The message is the world. Dasein announces its facticity with the phatic dialogical! Humans as the Here of Being are messengers of Being, letting beings be what they are. He writes:. The messenger must already come from the message. But he must also already have gone toward it.
Heidegger , , my translation RC. It is the opposite of the kind of messengers we call ambassadors Botschafter. There is an original unity and difference between Being and Dasein beyond or prior to any ontic separation of sender, message, messenger and receiver. I think that today this double-bind casting of Being is done from a perspective of the digital. Loneliness and anxiety are moods through which, as Heidegger taught us, we discover the truth, that is to say, the finitude of being-in-the-world-with-others. We receive and pass on — and sometimes try to bypass — the message of Being because we are originally the Here of its disclosure.
Although we mostly live immersed in the given openness of everyday existence, exchanging messages and maintaining communication through the phatic function, we have the potentiality to grasp a given historical disclosure of Being as a possible one, that is to say, to change its truth. An example of this at the level of an ontic region is the so-called paradigm change in science where the pre-ontological messages facts that are supposed to prove or falsify a theory are re-interpreted when the theory, with all its biases, pre-conceptions and pre-suppositions, its instruments, institutions, traditions, etc.
This opens the debate as to which are the ethical criteria for making a distinction between a messenger of Being and its opposite a charlatan , with all degrees in between. One important criterion for this difficult ethical task that is always endangered by manipulation and self-deception is whether the messenger maintains critically the openness of Being or proclaims an absolute truth.
Another criterion is whether other messengers also remain critical with regard to the alternative casting of Being as passed on to them, or whether they develop from there, say, a political ideology, a mere worldview or a theoretical dogma I thank Michael Eldred for an enlightening e-mail exchange on this issue. I've struggled with the problem why a lot of people are influenced by fiction or the imaginative representation of the mass media, even though they know the difference between the reality facts and the fictions copies of reality.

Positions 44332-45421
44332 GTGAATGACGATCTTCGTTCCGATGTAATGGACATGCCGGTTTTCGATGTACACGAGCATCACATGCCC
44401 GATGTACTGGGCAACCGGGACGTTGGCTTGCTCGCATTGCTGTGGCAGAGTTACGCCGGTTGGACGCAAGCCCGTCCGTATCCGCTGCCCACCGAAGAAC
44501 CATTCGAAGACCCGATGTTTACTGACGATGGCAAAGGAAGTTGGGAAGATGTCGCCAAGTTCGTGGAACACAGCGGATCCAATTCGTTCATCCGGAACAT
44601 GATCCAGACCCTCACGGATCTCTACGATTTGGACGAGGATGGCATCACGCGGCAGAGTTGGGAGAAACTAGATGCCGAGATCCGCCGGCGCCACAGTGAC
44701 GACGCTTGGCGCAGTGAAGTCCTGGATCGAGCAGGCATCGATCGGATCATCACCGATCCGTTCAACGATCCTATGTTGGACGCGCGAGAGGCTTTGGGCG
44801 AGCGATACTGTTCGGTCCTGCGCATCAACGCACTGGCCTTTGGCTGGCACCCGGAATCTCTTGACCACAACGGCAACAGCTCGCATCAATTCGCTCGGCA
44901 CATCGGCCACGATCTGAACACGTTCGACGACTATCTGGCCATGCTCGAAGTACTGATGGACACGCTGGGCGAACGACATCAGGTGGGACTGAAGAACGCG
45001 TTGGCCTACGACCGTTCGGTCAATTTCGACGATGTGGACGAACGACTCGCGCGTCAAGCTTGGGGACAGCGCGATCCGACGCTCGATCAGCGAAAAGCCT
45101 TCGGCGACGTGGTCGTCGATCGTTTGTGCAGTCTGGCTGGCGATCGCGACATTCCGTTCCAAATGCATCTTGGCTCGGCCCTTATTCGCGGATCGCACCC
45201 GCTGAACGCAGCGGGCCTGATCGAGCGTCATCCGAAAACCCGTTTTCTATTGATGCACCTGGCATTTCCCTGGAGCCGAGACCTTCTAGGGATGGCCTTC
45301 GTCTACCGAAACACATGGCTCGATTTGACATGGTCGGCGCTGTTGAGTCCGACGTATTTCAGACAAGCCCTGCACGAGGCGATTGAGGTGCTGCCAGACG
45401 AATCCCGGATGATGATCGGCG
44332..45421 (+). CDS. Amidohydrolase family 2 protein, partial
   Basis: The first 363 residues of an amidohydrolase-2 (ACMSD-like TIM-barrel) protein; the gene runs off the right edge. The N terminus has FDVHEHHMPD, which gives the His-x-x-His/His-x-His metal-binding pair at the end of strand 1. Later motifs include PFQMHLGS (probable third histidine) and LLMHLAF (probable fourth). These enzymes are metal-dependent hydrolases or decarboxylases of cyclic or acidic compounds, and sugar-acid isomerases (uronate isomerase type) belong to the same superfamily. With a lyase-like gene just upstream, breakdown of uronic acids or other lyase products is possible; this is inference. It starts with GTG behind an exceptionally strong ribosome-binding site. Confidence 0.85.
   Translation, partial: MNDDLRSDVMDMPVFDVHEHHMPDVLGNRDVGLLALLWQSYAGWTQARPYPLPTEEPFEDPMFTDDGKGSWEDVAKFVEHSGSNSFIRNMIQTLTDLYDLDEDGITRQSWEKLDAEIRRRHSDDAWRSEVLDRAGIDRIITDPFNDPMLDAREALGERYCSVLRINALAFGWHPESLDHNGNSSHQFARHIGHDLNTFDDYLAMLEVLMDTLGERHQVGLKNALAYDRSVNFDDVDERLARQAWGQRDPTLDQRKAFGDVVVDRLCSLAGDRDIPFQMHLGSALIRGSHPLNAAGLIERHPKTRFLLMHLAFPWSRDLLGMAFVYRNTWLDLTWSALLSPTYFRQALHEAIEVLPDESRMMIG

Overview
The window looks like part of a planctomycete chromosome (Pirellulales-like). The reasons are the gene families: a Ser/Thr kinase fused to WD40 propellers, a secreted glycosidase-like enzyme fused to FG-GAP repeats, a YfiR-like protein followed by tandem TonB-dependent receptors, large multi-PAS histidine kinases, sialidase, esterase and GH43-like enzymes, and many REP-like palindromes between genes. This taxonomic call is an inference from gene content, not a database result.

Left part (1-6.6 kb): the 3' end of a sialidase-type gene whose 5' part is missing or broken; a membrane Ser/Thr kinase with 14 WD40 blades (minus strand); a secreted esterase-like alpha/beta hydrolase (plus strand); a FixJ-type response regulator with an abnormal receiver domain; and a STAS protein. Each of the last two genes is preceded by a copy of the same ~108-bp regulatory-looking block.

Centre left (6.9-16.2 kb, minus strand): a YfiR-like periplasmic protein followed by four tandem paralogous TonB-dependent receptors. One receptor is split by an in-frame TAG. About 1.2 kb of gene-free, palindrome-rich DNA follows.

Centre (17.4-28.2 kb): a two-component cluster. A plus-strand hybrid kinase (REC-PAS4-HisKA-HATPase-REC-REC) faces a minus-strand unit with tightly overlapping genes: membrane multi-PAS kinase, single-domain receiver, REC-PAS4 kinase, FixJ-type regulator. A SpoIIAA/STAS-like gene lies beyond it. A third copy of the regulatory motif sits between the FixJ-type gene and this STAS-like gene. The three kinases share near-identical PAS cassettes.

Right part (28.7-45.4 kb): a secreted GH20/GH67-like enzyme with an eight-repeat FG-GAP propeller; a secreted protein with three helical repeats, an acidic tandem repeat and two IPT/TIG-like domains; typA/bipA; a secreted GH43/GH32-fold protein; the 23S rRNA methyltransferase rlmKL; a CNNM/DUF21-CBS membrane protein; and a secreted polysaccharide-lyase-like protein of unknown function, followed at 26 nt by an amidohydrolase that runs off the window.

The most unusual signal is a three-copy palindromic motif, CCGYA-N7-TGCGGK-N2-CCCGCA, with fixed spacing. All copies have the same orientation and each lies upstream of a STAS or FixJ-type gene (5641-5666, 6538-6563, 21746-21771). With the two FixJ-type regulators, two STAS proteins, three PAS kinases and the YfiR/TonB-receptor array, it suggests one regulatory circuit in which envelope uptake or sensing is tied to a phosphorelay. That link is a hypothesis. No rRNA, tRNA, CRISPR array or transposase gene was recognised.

This problem can't be solved if we think that facts or messages of some facts are the first original and the mediated portrayal news, dramas are the copies of the first-hand realities. And now I know that we have to think about the presupposition that the message of Being is first and the human messenger is second. This is my personal understanding. Now, I feel that we are close to the core questions of mediated and aesthetic expressions as well as of communication itself. I wonder how we as messengers can send this kind of discussion to a broader range of possible receivers.
I wonder also how we can relate this kind of discussion to the problems of information ethics and robo-ethics in an academic or theoretical as well as in a practical way in order to address difficult matters such as youth's wrong-doings as an expression of the loss of identity, or the loss of sense of fundamental relations between human beings, the poverty of meaning in our minds and so on.
I am also thinking about comparing the phatic function in different cultures.speedodenutta.gq/ephesians-when-worlds-collide.php
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Some of my graduate students come from various countries. Hideo Kobayashi says that if we try to make good use of active wisdom, we have to get rid of selfishness. This means that the interpretation of some poems or novels can't be separated from the imaginative relations between authors and readers. I remember having heard a story about nodding robots. Even nodding robots enable people to communicate more easily, for example, when speaking on the telephone, even if the nodding robots are just showing fake agreement.